A defiant Theresa May has warned that she would fight any attempt by Boris Johnson to topple her as Tory leader and Prime Minister.
May insisted she wanted to lead the Conservatives “for the long term”, suggesting she wanted to contest the next general election despite growing disquiet in her party that she could lose to Jeremy Corbyn.
Speaking to reporters on her trip to Africa, the PM shrugged off speculation that the former foreign secretary would launch a leadership challenge.
“I am in this for the long term. I am in this for delivering for the British people, and that’s what I’m focused on,” she said. “They want us to leave the EU and I and the government will be delivering on that.”
Pressed explicitly on whether she would take on Johnson if he challenged her leadership, May stressed: “I am in it for the long term, I am in this for delivering for the British people.”
Johnson quit the cabinet over the PM’s Chequers compromise plan for the UK’s exit from the EU, declaring that Britain could be “reduced to the status of a colony” of Brussels.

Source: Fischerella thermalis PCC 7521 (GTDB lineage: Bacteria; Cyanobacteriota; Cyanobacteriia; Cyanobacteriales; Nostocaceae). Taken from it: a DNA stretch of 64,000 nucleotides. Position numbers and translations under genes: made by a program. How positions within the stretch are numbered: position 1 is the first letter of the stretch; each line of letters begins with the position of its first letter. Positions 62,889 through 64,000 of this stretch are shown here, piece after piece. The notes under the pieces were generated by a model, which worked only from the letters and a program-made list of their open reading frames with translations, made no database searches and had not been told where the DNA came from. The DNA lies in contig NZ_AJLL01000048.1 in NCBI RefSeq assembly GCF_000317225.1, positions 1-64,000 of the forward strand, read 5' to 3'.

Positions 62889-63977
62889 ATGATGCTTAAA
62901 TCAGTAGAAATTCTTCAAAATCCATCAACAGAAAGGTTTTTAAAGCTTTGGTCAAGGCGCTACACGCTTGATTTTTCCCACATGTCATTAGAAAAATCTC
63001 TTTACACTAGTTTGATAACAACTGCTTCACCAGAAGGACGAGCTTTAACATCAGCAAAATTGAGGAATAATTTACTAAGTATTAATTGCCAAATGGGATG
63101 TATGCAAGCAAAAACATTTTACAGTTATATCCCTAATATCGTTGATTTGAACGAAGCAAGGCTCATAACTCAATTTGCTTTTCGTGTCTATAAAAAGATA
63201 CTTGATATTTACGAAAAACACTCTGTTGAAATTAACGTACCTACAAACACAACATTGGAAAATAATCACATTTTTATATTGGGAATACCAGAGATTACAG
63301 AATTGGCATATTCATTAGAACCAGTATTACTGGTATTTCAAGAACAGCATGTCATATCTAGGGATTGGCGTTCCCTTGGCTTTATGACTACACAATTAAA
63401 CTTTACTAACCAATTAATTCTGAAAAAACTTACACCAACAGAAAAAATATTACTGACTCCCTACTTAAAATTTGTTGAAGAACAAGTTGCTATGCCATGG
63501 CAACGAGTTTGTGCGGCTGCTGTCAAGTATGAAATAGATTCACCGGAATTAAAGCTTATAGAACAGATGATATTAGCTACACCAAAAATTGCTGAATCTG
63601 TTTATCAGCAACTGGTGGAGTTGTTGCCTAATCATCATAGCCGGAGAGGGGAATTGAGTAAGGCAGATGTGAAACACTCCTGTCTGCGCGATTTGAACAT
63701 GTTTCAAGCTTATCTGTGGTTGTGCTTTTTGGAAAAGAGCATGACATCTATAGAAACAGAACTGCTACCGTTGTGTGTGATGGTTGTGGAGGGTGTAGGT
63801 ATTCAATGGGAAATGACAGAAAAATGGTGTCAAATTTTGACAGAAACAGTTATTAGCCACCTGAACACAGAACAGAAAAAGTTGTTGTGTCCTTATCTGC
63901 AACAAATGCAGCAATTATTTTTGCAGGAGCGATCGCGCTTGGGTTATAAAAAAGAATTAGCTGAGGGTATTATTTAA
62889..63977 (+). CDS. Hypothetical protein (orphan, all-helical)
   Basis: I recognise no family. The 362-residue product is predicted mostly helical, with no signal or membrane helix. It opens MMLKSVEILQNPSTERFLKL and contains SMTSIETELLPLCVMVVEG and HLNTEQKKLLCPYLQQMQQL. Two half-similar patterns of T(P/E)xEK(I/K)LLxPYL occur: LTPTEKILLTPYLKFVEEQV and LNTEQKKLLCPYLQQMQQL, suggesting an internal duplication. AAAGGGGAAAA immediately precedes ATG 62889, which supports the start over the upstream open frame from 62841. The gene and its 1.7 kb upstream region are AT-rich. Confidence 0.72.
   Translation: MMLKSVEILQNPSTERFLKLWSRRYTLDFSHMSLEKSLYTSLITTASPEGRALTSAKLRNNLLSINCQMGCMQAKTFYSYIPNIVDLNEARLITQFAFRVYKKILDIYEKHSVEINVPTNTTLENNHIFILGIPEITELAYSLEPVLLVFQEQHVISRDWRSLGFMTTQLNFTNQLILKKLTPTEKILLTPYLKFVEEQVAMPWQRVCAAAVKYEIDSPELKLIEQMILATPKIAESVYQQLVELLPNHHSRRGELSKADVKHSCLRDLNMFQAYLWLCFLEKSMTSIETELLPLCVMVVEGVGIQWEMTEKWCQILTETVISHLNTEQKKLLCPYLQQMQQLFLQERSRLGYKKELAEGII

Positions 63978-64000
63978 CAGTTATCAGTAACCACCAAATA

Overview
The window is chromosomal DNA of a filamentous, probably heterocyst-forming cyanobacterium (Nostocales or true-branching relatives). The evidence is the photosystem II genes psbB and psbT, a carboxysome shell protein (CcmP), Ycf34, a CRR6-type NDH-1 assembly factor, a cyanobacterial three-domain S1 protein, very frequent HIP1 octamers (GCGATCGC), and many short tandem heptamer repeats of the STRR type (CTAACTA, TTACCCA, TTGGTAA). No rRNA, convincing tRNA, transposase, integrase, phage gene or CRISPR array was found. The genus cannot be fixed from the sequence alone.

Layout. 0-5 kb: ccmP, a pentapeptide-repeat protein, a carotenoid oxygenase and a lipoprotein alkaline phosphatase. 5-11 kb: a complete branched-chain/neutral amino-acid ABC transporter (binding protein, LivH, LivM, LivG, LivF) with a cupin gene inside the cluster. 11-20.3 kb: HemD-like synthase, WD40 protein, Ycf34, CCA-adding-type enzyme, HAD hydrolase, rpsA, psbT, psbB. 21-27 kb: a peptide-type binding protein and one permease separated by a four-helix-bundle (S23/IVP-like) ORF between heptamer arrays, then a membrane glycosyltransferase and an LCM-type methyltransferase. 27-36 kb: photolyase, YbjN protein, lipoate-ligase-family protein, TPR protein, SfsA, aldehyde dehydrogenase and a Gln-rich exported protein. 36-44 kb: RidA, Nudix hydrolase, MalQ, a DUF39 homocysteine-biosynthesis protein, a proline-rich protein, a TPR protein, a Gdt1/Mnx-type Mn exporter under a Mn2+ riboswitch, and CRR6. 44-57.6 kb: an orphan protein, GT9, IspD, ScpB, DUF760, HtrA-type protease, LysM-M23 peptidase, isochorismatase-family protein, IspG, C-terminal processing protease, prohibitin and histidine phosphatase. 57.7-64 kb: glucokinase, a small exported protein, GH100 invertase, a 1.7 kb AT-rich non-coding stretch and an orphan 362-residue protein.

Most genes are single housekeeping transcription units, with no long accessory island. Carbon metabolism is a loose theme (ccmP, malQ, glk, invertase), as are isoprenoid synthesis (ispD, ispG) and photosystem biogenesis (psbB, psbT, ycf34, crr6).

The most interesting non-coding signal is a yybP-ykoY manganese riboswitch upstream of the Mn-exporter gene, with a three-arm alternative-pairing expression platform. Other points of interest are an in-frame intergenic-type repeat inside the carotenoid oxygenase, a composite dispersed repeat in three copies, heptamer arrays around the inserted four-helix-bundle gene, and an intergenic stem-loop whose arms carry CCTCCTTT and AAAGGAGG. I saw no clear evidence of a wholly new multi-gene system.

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With scores of Tory backbenchers equally unhappy, May’s critics believe that she could face a vote of confidence if she fails to offer reassurances over her plans this autumn.
Under party rules, just 48 Tory MPs’ signatures are needed to trigger a confidence vote.
Margaret Thatcher famously vowed “I fight on, I fight to win” after 40 percent of her own backbenchers backed a challenge by Michael Heseltine in 1990. She was then persuaded to change her mind and quit two days later.
Johnson is expected to pile on the pressure further at October’s Conservative party conference, when he could be the star turn of the fringe meetings.
But in her remarks to the media, May also dismissed suggestions that she could be booed at the conference by angry party rank and file members.
She said she would use the gathering in Birmingham to set out “what we as a government will be doing not just in relation to the Brexit issue, but what we are doing on the domestic agenda”.
May singled out policies “to actively increase housebuilding so young people have an opportunity to get their feet on to the housing ladder, when so many fear they are not going to be able to do that”.
She also said she wanted to showcase “what we’re doing in technical education to improve opportunities for young people”, and “a sustainable 10-year plan from the NHS to deliver better outcomes for patients”.